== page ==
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UBC Theses and Dissertations

A model of acquired resistance to the novel AR-NTD inhibitor ralaniten reveals resistance occurs via a selective metabolism pathway Obst, Jonathon

Abstract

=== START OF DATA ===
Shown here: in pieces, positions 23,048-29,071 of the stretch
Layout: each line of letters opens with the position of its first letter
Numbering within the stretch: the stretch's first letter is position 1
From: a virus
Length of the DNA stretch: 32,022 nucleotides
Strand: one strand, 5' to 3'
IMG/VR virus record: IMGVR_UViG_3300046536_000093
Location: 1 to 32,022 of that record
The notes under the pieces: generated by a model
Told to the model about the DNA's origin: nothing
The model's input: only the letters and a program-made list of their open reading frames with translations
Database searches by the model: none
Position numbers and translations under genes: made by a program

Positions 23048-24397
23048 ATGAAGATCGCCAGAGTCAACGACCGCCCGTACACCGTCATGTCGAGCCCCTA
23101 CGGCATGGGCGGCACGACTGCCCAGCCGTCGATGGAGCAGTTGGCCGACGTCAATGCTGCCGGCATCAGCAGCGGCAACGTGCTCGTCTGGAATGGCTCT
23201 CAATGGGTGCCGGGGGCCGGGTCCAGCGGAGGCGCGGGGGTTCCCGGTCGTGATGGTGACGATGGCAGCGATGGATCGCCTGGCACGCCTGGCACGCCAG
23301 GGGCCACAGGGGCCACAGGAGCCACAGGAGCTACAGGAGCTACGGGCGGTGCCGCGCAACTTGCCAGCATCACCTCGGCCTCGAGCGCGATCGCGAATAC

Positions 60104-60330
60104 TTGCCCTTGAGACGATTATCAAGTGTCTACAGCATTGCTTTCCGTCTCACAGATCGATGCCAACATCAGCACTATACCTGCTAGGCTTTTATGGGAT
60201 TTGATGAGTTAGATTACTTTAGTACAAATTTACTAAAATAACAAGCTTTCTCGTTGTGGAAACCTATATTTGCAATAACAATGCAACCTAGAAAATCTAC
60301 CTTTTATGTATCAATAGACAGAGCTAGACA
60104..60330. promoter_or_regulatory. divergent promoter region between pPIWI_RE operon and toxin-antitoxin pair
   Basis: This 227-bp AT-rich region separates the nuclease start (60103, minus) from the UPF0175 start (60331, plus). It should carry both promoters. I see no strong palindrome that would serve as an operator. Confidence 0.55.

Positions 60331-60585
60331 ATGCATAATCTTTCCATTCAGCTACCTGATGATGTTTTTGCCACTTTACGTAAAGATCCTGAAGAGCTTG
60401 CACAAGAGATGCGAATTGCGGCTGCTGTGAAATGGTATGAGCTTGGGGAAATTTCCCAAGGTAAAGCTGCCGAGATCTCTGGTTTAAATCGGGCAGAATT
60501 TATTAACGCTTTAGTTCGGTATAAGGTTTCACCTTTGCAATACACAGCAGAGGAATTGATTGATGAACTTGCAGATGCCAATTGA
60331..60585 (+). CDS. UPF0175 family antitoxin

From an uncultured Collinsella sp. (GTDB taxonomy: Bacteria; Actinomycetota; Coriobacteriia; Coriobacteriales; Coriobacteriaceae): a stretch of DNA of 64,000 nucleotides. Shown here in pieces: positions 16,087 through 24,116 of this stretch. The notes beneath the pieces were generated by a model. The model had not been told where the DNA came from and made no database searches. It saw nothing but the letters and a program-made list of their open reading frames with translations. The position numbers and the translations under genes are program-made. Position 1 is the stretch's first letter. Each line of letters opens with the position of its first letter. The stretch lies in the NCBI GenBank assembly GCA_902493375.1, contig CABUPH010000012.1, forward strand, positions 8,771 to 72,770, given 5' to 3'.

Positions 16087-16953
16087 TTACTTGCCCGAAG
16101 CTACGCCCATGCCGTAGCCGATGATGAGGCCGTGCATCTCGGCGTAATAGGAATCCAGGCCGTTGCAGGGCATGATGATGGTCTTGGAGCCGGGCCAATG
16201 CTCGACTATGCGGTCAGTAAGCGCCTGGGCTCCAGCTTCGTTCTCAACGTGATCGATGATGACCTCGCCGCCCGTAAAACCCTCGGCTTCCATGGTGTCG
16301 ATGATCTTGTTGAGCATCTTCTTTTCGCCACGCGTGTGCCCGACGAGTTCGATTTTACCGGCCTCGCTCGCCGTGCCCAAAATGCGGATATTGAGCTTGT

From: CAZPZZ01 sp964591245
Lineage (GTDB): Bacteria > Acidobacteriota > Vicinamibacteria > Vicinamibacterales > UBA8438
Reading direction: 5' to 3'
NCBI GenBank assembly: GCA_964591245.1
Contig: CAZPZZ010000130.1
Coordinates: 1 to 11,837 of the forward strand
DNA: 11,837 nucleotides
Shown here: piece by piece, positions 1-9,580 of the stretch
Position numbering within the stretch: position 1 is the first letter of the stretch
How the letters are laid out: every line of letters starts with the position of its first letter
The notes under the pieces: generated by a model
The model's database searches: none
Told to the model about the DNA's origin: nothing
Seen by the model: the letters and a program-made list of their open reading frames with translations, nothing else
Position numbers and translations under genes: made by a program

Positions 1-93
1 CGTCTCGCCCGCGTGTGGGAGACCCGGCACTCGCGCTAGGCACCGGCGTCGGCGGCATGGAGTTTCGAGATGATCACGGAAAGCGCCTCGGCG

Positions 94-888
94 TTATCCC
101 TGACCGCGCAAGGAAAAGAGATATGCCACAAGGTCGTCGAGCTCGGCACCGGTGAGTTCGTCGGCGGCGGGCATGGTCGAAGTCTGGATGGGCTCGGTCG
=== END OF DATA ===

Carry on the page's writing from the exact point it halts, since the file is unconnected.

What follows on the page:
Background: Inhibition of the androgen receptor (AR) is the mainstay treatment for advanced prostate cancer. While initially effective, the disease ultimately progresses to metastatic castration-resistant prostate cancer, which is lethal. Ralaniten specifically targets the AR N-terminal domain (NTD). This allows for sustained inhibition in the context of constitutively active AR-splice variants and mutations which often drive resistance to current therapies. Ralaniten acetate is the pro-drug of ralaniten, and the first AR-NTD inhibitor to enter clinical trials (NCT02606123, ESSA Pharma, Inc.). Here we generated and characterized a model of acquired ralaniten resistance to aid in the development of next generation AR-NTD inhibitors. Methods: A resistant cell line (LNCaP-RALR) was created by serially passaging parental LNCaP cells in the presence of ralaniten. Resistant cells were challenged with ralaniten and existing AR antagonists to assess growth and sensitivity of the resistant line in vitro and in vivo. LNCaP-RALR cells were subject to global microarray profiling, and findings were validated using qRT-PCR, western blot and functional assays. Results: Ralaniten displayed antitumour activity in LNCaP but not LNCaP-RALR xenografts due to its reduced ability to block AR mediated gene transcription. Interestingly, LNCaP-RALR cells retained sensitivity to antiandrogens and AR knockdown by targeted siRNA, implying growth remains driven by AR signalling. Interrogation of microarray data revealed candidate genes (UGT2B family) associated with ralaniten resistance. These genes are involved in drug metabolism (glucuronidation), and knockdown of UGT2B isoforms was sufficient to restore sensitivity to ralaniten in resistant cells. LC/MS and ion spectra data from serum samples collected from patients, revealed that ralaniten is glucuronidated in humans. EPI-045 (which is resistant to glucuronidation) significantly inhibited AR mediated transcription and proliferation in LNCaP-RALR cells - both in vitro and in vivo. Conclusions: We have generated a model of acquired ralaniten resistance, and demonstrated that selective modification of ralaniten can reduce its glucuronidation. LNCaP-RALR cells remain dependent upon AR signalling, and are sensitive to both EPI-045 and antiandrogens used clinically. This work highlights the potential for combination or sequential therapy following ralaniten resistance, and provides a model with which to test next generation AR-NTD inhibitors.

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